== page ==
John would have been born around 1715 or 1720 and he lived until 1802. He farmed his land and possibly married an Indian. They likely grew some of the regionally successful crops such as peas, buckwheat, parsnips, potatoes, onion, spinach, oats and squash. They may have raised cows and pigs and he undoubtedly hunted game and fish. The Fort was actively trying to buy food from area producers, including the Indians. If John was able to produce excess food, he would have had a nearby market.

Our image of John shows him with his clay pipe. Smoking was very common among the British at this time. He is also shown with his
Marker detail: Original land deed record to Patrick McGulpin, 1808 image. Click for full size.
3. Marker detail: Original land deed record to Patrick McGulpin, 1808
PUBLIC LANDS. [No. 135]
To the Register of the Land Office at Detroit.
Detroit, October 19, 1808.

Sir: Patrick McGulpin hereby gives notice that he claims a certain tract of land, and makes entry of his said claim with the commissioners of the land office at Detroit, of six hundred and forty acres, with the houses, buildings, and improvements thereon made; which said tract of land is situated on the main land, southerly of said island of Michillimackinack, in said district, upon the strait of Lake Michigan, near the island of Michillimackinack, at a place called Old Michillimackinack, being twenty acres front by thirty-two acres in depth, and bounded in part, and on each side, and rear, by unlocated lands, being the same farm or tract of land whereon the father of the claimant lived, and, after his death, the said Patrick by himself and tenants, commonly known by the name of McGulpin's farm. The said Patrick sets up claim and title to said tract of land by virtue of long and continued possession, occupancy, and improvements in and by himself, and in and by those under whom he sets up title, and derives title.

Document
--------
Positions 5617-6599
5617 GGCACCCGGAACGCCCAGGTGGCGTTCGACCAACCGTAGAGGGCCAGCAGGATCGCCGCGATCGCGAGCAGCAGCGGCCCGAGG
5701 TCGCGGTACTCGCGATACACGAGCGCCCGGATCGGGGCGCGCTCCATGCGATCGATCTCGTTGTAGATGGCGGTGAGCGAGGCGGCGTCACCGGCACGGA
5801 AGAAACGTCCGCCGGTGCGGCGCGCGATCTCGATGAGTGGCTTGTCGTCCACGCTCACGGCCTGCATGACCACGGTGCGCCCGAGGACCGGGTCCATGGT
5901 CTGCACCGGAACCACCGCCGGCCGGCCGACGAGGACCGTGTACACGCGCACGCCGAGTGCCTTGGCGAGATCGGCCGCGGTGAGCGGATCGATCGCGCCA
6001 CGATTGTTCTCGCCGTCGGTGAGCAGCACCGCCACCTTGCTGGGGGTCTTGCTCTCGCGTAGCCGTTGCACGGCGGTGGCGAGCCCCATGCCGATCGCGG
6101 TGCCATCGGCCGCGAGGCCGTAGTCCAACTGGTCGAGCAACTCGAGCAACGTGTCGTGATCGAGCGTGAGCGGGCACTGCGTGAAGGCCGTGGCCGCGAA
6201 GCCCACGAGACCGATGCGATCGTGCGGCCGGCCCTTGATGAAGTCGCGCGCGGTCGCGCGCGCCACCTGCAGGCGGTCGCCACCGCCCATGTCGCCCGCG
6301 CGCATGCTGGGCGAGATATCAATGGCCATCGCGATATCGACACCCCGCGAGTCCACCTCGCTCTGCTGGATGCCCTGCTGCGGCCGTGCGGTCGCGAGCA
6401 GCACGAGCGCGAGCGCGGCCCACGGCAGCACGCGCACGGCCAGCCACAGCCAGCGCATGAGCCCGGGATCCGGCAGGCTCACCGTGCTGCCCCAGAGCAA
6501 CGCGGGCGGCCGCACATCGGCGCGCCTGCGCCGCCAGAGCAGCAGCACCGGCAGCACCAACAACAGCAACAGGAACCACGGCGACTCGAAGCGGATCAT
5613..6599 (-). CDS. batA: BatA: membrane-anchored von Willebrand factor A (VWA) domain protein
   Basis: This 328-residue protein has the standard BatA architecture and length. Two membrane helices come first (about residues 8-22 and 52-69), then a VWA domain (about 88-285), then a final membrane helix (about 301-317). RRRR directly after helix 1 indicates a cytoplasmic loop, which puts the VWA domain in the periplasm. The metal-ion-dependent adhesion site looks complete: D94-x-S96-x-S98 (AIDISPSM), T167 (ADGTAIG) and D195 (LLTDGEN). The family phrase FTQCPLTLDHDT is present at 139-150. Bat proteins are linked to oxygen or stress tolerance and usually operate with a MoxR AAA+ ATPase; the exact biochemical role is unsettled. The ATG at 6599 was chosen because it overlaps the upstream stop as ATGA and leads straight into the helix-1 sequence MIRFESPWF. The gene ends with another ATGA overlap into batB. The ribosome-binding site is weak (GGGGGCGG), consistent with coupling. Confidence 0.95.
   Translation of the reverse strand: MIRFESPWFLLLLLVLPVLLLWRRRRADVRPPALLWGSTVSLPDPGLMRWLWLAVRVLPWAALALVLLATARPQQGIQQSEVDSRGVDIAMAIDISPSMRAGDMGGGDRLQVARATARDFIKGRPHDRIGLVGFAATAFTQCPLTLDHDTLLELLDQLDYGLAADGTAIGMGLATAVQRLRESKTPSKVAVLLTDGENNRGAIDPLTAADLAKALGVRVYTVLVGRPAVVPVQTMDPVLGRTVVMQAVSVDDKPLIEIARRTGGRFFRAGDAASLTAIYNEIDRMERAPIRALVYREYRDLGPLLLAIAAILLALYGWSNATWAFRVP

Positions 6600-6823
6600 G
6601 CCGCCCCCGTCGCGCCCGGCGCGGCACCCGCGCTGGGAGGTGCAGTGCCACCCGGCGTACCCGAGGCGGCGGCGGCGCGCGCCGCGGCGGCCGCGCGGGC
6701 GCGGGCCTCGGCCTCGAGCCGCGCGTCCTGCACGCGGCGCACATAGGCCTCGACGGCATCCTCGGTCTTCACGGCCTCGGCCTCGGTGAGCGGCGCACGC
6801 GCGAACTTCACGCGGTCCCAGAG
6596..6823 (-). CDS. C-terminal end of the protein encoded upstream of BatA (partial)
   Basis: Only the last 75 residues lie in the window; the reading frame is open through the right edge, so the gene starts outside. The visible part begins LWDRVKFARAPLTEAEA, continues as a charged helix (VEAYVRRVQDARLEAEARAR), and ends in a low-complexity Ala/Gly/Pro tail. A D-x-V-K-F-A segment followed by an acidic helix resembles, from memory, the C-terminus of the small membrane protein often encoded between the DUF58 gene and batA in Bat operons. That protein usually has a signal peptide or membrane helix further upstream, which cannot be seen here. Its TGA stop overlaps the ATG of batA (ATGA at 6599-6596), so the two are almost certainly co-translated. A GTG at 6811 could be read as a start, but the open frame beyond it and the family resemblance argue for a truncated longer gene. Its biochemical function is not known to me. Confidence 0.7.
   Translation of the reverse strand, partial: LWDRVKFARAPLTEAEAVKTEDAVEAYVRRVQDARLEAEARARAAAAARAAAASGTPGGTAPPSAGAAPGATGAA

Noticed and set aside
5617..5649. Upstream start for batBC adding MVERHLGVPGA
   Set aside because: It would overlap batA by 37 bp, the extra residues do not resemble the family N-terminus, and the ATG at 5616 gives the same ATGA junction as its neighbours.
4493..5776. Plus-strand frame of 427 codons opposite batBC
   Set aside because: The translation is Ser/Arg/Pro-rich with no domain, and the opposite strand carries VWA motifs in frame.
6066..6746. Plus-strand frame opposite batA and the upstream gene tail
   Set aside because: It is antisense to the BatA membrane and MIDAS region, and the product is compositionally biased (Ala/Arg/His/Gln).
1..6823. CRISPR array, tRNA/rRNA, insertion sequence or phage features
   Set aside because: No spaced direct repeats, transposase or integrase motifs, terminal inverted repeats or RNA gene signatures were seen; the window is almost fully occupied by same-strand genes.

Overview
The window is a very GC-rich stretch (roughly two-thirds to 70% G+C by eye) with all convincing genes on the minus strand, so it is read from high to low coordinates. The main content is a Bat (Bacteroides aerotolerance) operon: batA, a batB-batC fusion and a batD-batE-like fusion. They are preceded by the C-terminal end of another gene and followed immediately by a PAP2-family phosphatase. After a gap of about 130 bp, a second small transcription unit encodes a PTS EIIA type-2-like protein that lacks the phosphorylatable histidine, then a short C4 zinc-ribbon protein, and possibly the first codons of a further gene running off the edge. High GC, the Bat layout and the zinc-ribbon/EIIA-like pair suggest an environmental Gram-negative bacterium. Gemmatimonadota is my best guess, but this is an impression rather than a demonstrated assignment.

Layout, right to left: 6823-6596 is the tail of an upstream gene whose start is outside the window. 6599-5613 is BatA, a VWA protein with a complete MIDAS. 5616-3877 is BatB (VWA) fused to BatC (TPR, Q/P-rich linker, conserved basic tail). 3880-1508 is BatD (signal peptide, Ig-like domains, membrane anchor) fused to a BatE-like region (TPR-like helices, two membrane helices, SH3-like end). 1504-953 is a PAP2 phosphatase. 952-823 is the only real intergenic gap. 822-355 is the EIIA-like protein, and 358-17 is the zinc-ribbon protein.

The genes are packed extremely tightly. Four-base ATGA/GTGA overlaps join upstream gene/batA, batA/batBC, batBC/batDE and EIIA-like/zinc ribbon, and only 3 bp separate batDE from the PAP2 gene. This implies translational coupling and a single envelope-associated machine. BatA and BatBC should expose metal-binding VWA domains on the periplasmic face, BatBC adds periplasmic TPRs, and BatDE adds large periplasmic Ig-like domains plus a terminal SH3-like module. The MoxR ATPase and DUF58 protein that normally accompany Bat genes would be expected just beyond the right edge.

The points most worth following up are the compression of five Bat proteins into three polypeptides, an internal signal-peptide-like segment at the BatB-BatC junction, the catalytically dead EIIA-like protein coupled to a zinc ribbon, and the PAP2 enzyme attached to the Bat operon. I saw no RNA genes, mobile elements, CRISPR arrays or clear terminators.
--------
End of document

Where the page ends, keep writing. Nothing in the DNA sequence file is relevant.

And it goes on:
For Patrick McGulpin,
Sol. Silbey, Attorney.
from American State Papers, Vol.1, page 374
axe. Everyone living year-round in the Straits had to acquire wood for the hearth and for winter heat. The McGulpin 640 acres had probably been denuded by earlier Fort work details. While cleared land was ideal for farming John would have had to travel to harvest his wood.